Locking and tagging: why it’s the best way to create an electrically safe work condition

Blog Post created by mikehazell Employee on Jul 1, 2011

by Jeffrey Sargent, NFPA senior electrical specialist
From the new issue of NFPA Journal®

Locking and tagging in NFPA Journal Establishing an electrically safe work condition is the only personal protection method that guarantees there is no electric shock or arc-flash hazard. No electric power equals no electrical hazard, which means that workers are protected from accidental activation of equipment and subsequent injury or death. Article 120 of NFPA 70E covers the process of establishing an electrically safe work condition, a key component of which is controlling hazard electrical energy — or, as it is more commonly called in the industry, lockout/tagout.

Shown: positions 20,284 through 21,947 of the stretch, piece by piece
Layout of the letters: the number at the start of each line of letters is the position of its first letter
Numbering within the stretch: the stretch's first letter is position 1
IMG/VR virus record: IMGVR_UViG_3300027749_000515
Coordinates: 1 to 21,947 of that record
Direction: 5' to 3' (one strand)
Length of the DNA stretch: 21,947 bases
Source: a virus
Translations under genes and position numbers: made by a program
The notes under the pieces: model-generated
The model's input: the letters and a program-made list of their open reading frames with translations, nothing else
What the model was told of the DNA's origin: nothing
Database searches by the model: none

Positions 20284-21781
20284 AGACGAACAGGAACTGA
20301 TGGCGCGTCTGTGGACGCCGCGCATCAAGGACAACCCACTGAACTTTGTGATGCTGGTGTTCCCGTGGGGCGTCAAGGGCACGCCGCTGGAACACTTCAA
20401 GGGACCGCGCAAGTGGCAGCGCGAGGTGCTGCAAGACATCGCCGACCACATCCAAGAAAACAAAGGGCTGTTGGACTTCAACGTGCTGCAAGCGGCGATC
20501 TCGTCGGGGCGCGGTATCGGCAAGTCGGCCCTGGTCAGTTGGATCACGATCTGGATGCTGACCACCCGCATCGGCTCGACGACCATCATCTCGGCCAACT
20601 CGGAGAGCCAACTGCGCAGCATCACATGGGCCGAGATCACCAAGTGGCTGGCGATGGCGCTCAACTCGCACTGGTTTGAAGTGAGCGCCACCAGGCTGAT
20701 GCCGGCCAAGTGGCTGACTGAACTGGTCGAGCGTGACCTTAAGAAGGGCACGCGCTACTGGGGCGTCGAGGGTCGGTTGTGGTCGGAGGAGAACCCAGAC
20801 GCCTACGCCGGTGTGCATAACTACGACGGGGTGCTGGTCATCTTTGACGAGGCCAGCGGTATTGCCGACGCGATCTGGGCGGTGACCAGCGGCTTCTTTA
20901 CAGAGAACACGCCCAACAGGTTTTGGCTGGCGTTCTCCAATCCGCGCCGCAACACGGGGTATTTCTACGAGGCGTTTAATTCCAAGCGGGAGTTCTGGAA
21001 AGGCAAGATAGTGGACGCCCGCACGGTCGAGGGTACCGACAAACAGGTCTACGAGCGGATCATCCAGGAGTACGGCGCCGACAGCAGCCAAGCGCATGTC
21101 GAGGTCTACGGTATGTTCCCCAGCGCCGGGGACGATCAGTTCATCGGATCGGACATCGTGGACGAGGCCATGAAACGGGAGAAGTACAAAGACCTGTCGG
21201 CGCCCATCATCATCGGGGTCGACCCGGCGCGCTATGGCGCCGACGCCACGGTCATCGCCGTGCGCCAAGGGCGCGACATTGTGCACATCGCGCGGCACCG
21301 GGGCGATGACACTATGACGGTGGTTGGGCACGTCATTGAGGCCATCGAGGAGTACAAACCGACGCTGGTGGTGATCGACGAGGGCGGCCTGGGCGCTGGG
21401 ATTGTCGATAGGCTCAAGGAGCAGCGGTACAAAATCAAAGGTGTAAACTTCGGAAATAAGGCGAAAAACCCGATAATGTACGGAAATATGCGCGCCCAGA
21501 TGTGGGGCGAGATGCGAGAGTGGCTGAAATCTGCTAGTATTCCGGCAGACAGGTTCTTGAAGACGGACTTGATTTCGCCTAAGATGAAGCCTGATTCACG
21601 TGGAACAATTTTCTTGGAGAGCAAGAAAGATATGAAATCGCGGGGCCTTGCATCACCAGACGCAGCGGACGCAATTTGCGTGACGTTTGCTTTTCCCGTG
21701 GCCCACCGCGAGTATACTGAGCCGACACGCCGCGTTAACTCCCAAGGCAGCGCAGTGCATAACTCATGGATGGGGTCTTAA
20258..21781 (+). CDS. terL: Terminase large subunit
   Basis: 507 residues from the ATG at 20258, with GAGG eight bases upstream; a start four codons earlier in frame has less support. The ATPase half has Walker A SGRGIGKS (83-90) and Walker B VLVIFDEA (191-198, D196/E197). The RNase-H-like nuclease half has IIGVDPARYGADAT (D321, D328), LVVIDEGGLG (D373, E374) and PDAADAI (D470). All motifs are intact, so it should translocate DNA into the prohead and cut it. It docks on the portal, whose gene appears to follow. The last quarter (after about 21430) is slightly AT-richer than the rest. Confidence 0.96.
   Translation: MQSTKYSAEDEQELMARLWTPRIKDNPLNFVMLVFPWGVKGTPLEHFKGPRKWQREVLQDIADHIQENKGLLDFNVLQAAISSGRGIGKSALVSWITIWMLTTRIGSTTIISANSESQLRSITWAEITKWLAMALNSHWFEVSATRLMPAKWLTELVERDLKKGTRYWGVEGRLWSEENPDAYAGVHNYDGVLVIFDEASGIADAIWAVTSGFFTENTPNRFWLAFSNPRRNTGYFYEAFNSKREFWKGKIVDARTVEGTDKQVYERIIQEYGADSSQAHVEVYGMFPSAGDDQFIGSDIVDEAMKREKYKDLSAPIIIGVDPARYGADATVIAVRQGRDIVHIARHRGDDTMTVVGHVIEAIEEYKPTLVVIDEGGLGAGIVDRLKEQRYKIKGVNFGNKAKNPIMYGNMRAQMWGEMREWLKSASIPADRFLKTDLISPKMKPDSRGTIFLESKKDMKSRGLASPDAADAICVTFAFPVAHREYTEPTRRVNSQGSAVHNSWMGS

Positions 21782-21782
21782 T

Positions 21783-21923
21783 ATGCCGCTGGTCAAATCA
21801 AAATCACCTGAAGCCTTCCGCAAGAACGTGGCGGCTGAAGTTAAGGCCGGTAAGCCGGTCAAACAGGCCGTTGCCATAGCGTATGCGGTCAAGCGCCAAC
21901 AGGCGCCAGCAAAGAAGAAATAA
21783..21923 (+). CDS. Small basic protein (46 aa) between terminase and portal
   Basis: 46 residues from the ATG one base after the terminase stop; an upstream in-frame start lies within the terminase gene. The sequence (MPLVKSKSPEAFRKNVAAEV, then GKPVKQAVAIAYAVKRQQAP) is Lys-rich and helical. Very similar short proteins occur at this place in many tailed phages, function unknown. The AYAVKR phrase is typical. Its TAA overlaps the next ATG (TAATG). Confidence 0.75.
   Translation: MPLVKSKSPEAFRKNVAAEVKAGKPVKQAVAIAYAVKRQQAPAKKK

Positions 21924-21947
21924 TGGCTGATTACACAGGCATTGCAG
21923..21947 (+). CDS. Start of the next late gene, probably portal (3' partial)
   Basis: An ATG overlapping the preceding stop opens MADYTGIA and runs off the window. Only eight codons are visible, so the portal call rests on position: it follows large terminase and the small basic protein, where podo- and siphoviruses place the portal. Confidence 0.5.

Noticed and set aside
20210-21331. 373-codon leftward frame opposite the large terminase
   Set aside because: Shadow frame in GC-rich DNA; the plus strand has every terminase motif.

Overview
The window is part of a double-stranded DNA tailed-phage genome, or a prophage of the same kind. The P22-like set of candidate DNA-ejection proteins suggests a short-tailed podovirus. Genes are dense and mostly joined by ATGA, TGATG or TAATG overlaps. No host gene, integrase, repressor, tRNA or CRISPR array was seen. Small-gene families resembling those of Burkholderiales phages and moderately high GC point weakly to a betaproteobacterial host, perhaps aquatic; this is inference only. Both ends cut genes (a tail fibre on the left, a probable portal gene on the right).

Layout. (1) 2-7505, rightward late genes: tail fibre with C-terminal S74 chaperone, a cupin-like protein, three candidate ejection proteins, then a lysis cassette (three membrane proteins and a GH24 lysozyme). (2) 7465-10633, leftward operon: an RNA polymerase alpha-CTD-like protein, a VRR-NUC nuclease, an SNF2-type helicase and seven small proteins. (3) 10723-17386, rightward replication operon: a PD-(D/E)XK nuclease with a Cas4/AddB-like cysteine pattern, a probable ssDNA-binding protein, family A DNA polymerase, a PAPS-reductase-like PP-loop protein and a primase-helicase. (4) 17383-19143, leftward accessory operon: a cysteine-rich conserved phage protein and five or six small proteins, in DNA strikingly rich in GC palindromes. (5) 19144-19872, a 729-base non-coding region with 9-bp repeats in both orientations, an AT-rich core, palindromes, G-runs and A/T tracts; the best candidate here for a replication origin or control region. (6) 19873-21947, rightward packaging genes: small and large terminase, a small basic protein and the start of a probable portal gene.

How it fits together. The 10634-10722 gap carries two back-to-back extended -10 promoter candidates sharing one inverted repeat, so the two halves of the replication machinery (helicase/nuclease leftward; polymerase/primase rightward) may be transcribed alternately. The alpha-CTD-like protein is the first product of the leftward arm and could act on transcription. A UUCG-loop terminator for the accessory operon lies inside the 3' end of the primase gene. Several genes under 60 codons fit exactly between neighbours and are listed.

The 2009 edition of NFPA 70E provides three methods of controlling hazardous electrical energy, one of which is the use of an individual qualified employee control procedure to ensure that the source of electrical energy is disconnected to establish an electrically safe work condition.

Read Jeff's full article in NFPA Journal.